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4 Tips for Finding Lesser Known Backpacking Trails

4 Tips for Finding Lesser Known Backpacking Trails

By Daniel Mooers, Contributing Blogger

Over the past few years, there has been an influx of people starting to backpack and spend time outdoors. Now, it seems as if every trail is overcrowded. Many of us desire for our few days out in the wilderness to be secluded with minimal human interaction. This may seem to be impossible especially because of social media and the ability for people to share their adventures.

Thankfully, social media often draws novice backpackers to all of the same areas leaving thousands of miles of beautiful trails open to people who are willing to do a little more research.

Try National Forests

Yes, national parks have wonderful trails and ample backpacking opportunities. Depending on which park you visit, you will even be able to find some seclusion (i.e. Yellowstone Backcountry). However, many of these hikes and trails are heavily regulated and don’t allow the freedom that national forests offer.

There are 188 million acres of national forests across the United States that are protected for our enjoyment. Take advantage of these public lands. The majority of tourists spend time trying to hike the parks and leave the rest of the land for us. 

Pick an area of the country you want to visit and see if there are any national forests there. Odds are, if you’re near a national park, there’s likely a national forest right outside of it. Grand Teton National Park and Bridger-Teton National Forest are a perfect example. Grand Teton NP is only 330,000 acres compared to the neighboring 3 million acres you find in the Bridger-Teton National Forest.

National forests are also far less strict with camping and backpacking regulations compared to national parks!

Utilize Lesser Known Websites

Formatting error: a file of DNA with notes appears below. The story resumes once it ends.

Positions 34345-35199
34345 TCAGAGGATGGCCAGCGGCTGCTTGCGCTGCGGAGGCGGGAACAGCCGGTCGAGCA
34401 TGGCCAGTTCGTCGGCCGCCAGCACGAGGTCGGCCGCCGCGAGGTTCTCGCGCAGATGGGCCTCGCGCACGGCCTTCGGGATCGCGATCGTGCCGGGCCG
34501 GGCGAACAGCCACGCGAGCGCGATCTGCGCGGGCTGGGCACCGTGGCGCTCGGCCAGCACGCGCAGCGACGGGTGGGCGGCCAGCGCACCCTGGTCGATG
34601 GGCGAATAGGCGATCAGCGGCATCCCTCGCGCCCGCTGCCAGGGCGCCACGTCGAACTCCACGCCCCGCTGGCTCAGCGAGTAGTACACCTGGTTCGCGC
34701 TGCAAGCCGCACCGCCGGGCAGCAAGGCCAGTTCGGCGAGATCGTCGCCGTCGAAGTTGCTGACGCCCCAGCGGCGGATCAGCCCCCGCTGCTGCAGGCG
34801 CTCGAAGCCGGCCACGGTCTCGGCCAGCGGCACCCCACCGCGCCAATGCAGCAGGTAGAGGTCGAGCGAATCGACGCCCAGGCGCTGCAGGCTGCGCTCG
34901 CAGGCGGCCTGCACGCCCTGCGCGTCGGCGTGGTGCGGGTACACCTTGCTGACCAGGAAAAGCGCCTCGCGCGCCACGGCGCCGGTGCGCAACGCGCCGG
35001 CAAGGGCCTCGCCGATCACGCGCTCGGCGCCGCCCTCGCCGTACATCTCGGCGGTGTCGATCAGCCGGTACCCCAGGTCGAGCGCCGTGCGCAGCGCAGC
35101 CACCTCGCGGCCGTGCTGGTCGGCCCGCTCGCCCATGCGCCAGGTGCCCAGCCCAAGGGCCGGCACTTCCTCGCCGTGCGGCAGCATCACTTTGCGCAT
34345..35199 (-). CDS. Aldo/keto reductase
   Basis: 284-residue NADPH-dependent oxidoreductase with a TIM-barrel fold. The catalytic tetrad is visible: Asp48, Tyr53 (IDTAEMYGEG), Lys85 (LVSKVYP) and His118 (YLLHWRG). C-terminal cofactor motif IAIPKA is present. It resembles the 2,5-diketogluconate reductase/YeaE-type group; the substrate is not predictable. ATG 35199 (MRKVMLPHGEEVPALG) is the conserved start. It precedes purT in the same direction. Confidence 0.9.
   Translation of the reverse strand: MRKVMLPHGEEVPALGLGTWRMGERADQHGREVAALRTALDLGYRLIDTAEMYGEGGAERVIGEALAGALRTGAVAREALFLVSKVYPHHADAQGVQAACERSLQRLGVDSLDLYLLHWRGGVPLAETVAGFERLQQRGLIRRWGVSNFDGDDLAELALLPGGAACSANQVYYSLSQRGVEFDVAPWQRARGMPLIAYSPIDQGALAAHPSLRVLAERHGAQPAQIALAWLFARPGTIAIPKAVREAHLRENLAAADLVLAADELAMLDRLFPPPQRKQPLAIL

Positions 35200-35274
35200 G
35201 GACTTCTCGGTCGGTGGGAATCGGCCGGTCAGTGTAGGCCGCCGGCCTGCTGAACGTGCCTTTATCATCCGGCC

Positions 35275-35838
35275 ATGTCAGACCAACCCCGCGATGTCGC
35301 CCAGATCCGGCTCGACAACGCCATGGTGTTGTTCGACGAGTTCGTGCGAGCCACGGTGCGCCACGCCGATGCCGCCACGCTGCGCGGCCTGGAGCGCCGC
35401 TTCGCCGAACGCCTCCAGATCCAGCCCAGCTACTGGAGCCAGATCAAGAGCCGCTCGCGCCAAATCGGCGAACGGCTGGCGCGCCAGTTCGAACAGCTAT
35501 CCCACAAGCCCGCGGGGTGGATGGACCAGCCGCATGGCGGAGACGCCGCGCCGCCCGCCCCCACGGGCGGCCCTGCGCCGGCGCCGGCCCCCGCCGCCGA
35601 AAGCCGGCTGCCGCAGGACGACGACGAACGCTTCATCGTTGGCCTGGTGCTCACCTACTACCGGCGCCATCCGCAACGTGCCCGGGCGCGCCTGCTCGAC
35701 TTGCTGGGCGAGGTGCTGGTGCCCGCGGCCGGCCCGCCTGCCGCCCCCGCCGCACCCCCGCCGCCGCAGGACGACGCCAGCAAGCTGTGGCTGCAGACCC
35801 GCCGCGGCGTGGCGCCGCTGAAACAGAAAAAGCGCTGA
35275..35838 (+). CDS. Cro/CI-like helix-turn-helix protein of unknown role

We all know AllTrails is a helpful app and website for some of the more popular trails in outdoor communities. However, they rarely have information on many of the lesser known backpacking trails.

You’ll find that Summitpost.org and the forest service website are great places to learn about backpacking trails.  

Summitpost is a website for diehard backpackers and mountaineers to provide information on all types of hikes. Often, there is detailed information on route finding, road conditions and campsites. Search a public land you would like to visit, and you’ll find what you need.

The forest service website gives info on trailheads, hike lengths and unique destinations. The website isn’t very user friendly, but you’ll find that the more searching and digging you do, the more maps and information you find on local trails.

Learn to Read Topographic Maps

Topographical maps are a backpackers best friend. For example, if you’re a fan of alpine lakes and are in the Montana area, then find a topographical map for the Custer-Gallatin and Shoshone National Forests. These forests are filled with alpine lakes that are accessible by backpacking, but you likely won’t find much information about them on the internet.

Learning to read maps, see the elevation gain, identify trails and determine distances will put you in areas that very few people have visited. If you aren’t sure how to read a map, a quick visit to a forest service ranger station will provide you with a lifetime of skills.  

Speak With Federal Employees and Locals

Lastly, you’re going to want to speak with locals and forest service employees.

Locals likely know of dozens of spots that would make for great backpacking trips. Whether you’re at a local bar or in the grocery store, striking up a conversation with someone can provide you with a wealth of knowledge. They likely won’t share their favorite spots, but you never know what you can coax out of someone!

Also, be sure to speak with forest service, game and fish and park employees. They are in place to help us navigate our public lands. They love to share about beautiful hikes and places in the area. They know the land as well as anybody, so it’d be a shame if you didn’t take advantage of their knowledge!

Be sure to let them know of your physical ability. They may give you better hikes if they know you’re up to the challenge.

Conclusion

Don’t let social media and heavily reviewed trails ruin your opinion of the outdoors. There are several lifetimes worth of backpacking trails for you to explore in the United States. Take your time to research, and you’ll likely find yourself in a small piece of paradise.


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